www.delorie.com/gnu/docs/regex/regex_fot.html   search  
Buy the book!


[Top] [Contents] [Index] [ ? ]



Sometimes you don't have to explicitly quote special characters to make them ordinary. For instance, most characters lose any special meaning inside a list (see section 3.6 List Operators ([ ... ] and [^ ... ])). In addition, if the syntax bits RE_CONTEXT_INVALID_OPS and RE_CONTEXT_INDEP_OPS aren't set, then (for historical reasons) the matcher considers special characters ordinary if they are in contexts where the operations they represent make no sense; for example, then the match-zero-or-more operator (represented by `*') matches itself in the regular expression `*foo' because there is no preceding expression on which it can operate. It is poor practice, however, to depend on this behavior; if you want a special character to be ordinary outside a list, it's better to always quote it, regardless.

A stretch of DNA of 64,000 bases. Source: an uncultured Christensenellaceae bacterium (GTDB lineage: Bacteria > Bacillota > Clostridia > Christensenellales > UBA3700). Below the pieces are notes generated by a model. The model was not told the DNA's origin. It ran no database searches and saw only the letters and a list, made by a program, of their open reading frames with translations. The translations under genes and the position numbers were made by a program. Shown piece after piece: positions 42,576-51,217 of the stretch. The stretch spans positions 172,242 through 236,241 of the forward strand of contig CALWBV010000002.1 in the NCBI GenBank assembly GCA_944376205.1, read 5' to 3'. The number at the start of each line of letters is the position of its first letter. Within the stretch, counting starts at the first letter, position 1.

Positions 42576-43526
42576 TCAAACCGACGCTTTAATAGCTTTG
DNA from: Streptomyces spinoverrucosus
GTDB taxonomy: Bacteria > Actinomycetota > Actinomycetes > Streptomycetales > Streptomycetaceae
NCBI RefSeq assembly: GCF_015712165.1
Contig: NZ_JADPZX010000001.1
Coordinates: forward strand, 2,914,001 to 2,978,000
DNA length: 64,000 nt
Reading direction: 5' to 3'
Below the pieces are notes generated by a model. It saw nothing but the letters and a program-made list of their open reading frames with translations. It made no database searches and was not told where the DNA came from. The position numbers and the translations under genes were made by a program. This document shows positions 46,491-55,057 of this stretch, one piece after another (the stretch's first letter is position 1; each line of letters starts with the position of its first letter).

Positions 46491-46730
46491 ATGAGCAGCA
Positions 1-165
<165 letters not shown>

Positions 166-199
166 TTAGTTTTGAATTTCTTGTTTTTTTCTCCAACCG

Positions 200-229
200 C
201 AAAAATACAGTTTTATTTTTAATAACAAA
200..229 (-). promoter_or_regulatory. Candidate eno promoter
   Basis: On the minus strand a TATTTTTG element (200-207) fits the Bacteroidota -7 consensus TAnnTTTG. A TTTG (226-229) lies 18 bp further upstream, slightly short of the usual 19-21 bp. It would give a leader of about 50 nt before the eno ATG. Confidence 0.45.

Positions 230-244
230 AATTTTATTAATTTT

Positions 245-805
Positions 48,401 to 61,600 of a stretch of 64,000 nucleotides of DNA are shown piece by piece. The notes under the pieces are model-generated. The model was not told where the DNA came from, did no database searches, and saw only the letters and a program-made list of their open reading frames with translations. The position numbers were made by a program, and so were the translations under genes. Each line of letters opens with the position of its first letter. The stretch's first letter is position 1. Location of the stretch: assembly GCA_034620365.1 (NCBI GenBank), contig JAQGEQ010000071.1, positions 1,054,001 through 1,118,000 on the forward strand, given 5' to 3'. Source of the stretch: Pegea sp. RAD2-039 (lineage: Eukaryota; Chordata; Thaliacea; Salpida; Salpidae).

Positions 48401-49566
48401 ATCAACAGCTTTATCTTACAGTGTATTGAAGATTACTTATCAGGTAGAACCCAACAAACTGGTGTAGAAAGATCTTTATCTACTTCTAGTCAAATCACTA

Regex therefore doesn't consider the `^' to be the first character in the list. If you put a `^' character first in (what you think is) a matching list, you'll turn it into a nonmatching list.


You can't use a character class for the starting or ending point of a range, since a character class is not a single character.


Regular expressions are also referred to as "patterns," hence the name "pattern buffer."


A table that maps all uppercase letters to the corresponding lowercase ones would work just as well for this purpose.

  webmaster   donations   bookstore     delorie software   privacy  
  Copyright 2003   by The Free Software Foundation     Updated Jun 2003